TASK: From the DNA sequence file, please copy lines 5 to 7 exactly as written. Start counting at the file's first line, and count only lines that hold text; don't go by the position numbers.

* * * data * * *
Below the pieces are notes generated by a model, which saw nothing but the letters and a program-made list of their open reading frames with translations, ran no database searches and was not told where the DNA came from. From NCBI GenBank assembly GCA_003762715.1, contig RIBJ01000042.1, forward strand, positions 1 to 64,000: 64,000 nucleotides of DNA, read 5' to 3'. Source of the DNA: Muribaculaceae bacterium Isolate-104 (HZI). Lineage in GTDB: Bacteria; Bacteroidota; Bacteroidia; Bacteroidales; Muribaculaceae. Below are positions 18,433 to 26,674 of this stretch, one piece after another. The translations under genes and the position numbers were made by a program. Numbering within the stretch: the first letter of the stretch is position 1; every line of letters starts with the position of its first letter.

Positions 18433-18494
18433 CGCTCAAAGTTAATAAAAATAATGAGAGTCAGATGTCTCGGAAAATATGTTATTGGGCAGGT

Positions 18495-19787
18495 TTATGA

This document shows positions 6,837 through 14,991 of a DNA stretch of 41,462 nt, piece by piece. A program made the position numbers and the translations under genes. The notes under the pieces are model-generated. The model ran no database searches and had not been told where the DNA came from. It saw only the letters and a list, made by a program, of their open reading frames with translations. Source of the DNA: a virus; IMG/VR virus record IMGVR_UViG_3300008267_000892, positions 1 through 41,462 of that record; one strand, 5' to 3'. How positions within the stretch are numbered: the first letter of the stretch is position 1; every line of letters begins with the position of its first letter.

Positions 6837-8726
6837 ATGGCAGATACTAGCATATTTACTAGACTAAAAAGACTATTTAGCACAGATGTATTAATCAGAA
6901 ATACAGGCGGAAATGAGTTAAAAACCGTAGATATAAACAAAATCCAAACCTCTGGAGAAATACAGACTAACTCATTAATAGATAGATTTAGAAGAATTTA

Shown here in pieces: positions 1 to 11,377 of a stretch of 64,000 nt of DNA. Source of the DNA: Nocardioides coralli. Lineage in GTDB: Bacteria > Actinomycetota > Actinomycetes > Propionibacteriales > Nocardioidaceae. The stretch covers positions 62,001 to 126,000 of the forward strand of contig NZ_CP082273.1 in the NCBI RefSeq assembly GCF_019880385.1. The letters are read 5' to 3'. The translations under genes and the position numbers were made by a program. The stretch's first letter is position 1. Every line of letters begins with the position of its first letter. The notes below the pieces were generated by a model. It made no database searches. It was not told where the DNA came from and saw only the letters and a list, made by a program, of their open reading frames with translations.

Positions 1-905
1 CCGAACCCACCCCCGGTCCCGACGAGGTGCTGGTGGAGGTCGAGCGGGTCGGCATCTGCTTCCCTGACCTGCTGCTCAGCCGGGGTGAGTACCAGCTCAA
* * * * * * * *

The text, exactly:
18495 TTATGA

This document shows positions 6,837 through 14,991 of a DNA stretch of 41,462 nt, piece by piece. A program made the position numbers and the translations under genes. The notes under the pieces are model-generated. The model ran no database searches and had not been told where the DNA came from. It saw only the letters and a list, made by a program, of their open reading frames with translations. Source of the DNA: a virus; IMG/VR virus record IMGVR_UViG_3300008267_000892, positions 1 through 41,462 of that record; one strand, 5' to 3'. How positions within the stretch are numbered: the first letter of the stretch is position 1; every line of letters begins with the position of its first letter.

Positions 6837-8726